What is Rotary International?
'Service Above Self' is Rotary's motto. Founded in 1905, Rotary International is one of the world's largest not-for-profit service organizations. There are currently over 34,000 clubs and over 1.22 million members in over 200 countries/provinces worldwide. Rotary service projects are intended to alleviate problems such as hunger, illiteracy, poverty, poverty, and violence. Members of Rotary clubs are known as 'Rotarians' and usually meet weekly for breakfast, lunch of dinner to organize work on their service goals and to socialize. Membership in Rotary clubs is by invitation; each club strives to include representatives from major businesses, professions, and institutions in its community.
What is Rotary Youth Exchange?
Rotary Youth Exchange is open to young people ages 15-25 worldwide. There are two basic types of exchanges: short-term and long-term. Long term exchange (the program I am participating in) is for teenagers between the ages of 15 and 19, is one year long, and requires the student to attend school and live with host-families in their host-country.
|District 1800 2011-12 Long Term Exchange Students - Germany|
Where are you living and where are you from?
I am living in Hameln, Lower Saxony, Germany (the town of the Pied Piper from the Grim Brother Fairytale), and I am from Santa Rosa, California, a city about fifty minutes away from San Francisco.
Why did you choose Germany?
I didn't choose Germany, Germany chose me, and I wouldn't have it any other way.
Did you study German before going to Germany?
Nope. I speak Spanish. I took a German culture course where I mainly learned about restaurants in Germany one night a week for two months, but I didn't speak a word of German before arriving. I remember sitting on the plane with my dictionary and looking up how to say 'please,' but the word was so close to 'bitter' (bitte) that I thought my dictionary was wrong. That being said, I speak German now. :)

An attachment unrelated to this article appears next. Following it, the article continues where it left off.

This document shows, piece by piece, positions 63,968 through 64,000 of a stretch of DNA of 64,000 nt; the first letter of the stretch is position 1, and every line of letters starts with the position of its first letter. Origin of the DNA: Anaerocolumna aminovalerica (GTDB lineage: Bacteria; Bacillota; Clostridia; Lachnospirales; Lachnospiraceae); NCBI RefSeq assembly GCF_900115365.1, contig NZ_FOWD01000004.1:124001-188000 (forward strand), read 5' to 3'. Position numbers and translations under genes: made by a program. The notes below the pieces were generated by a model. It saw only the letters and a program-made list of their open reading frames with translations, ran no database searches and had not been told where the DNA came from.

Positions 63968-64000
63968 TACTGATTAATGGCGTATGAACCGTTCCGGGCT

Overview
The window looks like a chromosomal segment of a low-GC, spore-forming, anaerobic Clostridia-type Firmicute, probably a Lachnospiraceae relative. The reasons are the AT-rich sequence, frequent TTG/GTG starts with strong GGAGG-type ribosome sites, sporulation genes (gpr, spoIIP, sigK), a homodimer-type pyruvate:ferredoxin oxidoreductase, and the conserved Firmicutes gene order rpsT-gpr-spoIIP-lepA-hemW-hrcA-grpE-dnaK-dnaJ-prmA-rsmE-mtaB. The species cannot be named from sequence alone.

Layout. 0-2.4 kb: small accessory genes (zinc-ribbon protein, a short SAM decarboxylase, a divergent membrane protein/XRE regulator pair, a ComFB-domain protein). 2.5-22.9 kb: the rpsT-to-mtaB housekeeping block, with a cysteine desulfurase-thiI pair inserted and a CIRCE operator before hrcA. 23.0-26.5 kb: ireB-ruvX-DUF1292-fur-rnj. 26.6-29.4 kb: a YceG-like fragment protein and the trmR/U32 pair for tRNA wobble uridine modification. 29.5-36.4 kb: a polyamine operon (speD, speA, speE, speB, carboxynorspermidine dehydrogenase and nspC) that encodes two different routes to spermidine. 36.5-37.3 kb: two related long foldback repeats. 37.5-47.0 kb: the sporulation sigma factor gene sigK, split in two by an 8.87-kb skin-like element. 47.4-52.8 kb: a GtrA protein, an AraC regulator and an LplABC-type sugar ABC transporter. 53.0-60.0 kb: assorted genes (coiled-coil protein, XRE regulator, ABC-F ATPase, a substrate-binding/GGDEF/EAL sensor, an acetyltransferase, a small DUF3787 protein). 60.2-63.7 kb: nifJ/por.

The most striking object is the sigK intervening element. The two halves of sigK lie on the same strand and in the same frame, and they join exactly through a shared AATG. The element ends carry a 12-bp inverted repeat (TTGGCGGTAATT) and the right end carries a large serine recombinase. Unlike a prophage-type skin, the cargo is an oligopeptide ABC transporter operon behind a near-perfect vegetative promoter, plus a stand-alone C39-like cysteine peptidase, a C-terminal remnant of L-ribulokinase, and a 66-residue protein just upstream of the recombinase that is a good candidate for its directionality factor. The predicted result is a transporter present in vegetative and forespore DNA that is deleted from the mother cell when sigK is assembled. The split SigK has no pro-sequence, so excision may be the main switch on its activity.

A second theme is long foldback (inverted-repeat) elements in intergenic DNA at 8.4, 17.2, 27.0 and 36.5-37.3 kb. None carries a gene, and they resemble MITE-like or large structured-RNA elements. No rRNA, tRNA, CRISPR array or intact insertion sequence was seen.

Why did you decide to go on Foreign Exchange?
A lot of little things led to my decision to go on exchange. My ninth and tenth grade history teacher, Mr. Emery, goes somewhere new every summer, and he got me interested in different cultures, so I started asking him about foreign exchange programs. Then, a friend (Greg) in my Sea Scout Crew went on exchange to Denmark two years ago with Rotary Youth Exchange, and on 'Summer Cruise' it was all he talked about. It sounded like a great experience, and becoming fluent in a language other than English has always been a goal of mine and this was a great way to accomplish it.
How did you convince your parents to let you leave for a year?
One day after our weekly Sea Scout meeting I said, "Mom, I want to be a foreign exchange student." She thought I was joking and said, "Okay, tell me again next week if you're still interested." Since that night, every Wednesday when I got home from scouts I would remind her of my new found interest until she realized I was serious.
Will you go back to high school next year?
Nope. I graduated in three years instead of four so this is technically my senior (12th) year.
What's the biggest difference between Germany and California?
I don't know if I could pick out just ONE thing to be the 'biggest' difference because everything is different. That being said, I think mannerisms of people is a huge difference. For example, in California people are very friendly, talk to strangers on the corner, make small talk, and apologize for barely touching people when walking down the street. In Germany, strangers rarely-to-never talk to one another, never make 'small talk,' and practically have to knock someone over if they are going to apologize for 'bumping into them.'
Is the drinking age is the U.S. really 21?Yes.